The trial of a man who hacked a BBC presenter to get more than £250.000 from his online readers has heard he had an “explosive” attack on a computer he used to create an online diary.
Matt McArthur, 22, from Oxford, admitted hacking the online journal of BBC Radio 4 presenter Trevor Baker and his girlfriend, Sabrina Hunter.
He also pleaded guilty to an aggravated breach of trust in a breach of the Computer Misuse Act, which carries a maximum sentence of five years in prison.
Judge Paul O’Donnell QC said the offence was “a very serious matter”.
He told McArthur: “You have been an active participant in this crime.”
Mr McArthur was also ordered to pay £6,000 compensation to Mr Hunter and £5,000 to Mr Baker.
“You acted with the intent to gain access to an account,” the judge said.
“It was not a casual slip-up.”
He added that the offences took place between September and December last year.
Mr McAvoy said the case against him would be adjourned until November 2.
“I’m not going to have a normal life and I have no way of knowing what will happen in the coming months,” he said.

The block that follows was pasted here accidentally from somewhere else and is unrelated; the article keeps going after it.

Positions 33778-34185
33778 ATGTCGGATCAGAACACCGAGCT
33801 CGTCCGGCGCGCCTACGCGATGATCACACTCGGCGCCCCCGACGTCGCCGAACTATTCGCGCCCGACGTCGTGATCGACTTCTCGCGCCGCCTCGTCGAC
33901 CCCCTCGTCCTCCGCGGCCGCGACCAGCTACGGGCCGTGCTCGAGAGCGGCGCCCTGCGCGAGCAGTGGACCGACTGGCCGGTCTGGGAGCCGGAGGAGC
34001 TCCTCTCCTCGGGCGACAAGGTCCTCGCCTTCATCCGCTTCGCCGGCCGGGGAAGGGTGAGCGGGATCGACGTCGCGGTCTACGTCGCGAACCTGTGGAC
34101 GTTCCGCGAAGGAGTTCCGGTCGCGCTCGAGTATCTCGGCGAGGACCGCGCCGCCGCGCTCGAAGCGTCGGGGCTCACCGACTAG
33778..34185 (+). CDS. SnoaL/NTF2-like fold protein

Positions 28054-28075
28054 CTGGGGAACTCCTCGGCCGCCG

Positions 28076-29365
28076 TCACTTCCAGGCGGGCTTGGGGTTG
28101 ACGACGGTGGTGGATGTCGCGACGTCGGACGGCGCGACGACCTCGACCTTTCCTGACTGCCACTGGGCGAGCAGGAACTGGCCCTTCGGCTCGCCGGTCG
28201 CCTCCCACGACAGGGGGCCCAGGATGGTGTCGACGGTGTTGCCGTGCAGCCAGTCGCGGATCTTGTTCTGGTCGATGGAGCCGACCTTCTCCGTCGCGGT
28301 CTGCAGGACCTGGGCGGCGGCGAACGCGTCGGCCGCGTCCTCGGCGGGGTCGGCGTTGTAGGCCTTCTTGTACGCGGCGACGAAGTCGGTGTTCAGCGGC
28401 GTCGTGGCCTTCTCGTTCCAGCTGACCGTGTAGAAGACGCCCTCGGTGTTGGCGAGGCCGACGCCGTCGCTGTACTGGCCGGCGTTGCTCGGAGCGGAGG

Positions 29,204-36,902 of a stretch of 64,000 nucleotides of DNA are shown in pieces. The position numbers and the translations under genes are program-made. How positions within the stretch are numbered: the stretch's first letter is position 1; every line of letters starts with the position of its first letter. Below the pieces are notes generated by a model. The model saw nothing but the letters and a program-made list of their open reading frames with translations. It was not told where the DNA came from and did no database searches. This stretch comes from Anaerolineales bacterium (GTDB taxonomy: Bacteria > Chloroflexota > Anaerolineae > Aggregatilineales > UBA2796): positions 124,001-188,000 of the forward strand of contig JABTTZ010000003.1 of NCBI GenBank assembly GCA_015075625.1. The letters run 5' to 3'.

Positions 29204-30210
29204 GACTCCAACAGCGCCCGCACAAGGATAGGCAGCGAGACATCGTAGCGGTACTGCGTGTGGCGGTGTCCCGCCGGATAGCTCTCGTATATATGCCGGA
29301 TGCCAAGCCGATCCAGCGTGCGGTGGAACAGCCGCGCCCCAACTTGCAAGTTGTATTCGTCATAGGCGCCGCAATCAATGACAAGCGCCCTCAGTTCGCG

He said he had been using a VPN and had no idea how he got access to the account, which he had used for more than a year.
The court heard McArthur had spent months researching Baker and Hunter’s online diary and had been “on the lookout” for opportunities to use the information to make a profit. “
And the way they handle it is just a bit too far out of touch.”
The court heard McArthur had spent months researching Baker and Hunter’s online diary and had been “on the lookout” for opportunities to use the information to make a profit.
McArthur’s barrister, Anthony Wills QC, said the prosecution had been hampered by a lack of evidence.
“What’s been shown by the evidence is a person who has been on the hunt for an online platform for the past six months,” Mr Wills said.
McAvoys computer had been hacked in December and the court heard he used a VPN to access Baker’s blog, which contained the diary.
He was also “a keen follower” of Baker and had posted a picture of the pair holding a baby together in an online chat.
McArthons computer had not been hacked and there was no evidence he had stolen any data, the judge heard.
McAdams trial in Oxford, UK, starts at the Old Bailey tomorrow.
He was sentenced to six years’ imprisonment and fined £25,000.
The judge said McArthur faced an “opportunity to use this data to make some money”.
The jury at the trial in London will return on Thursday.
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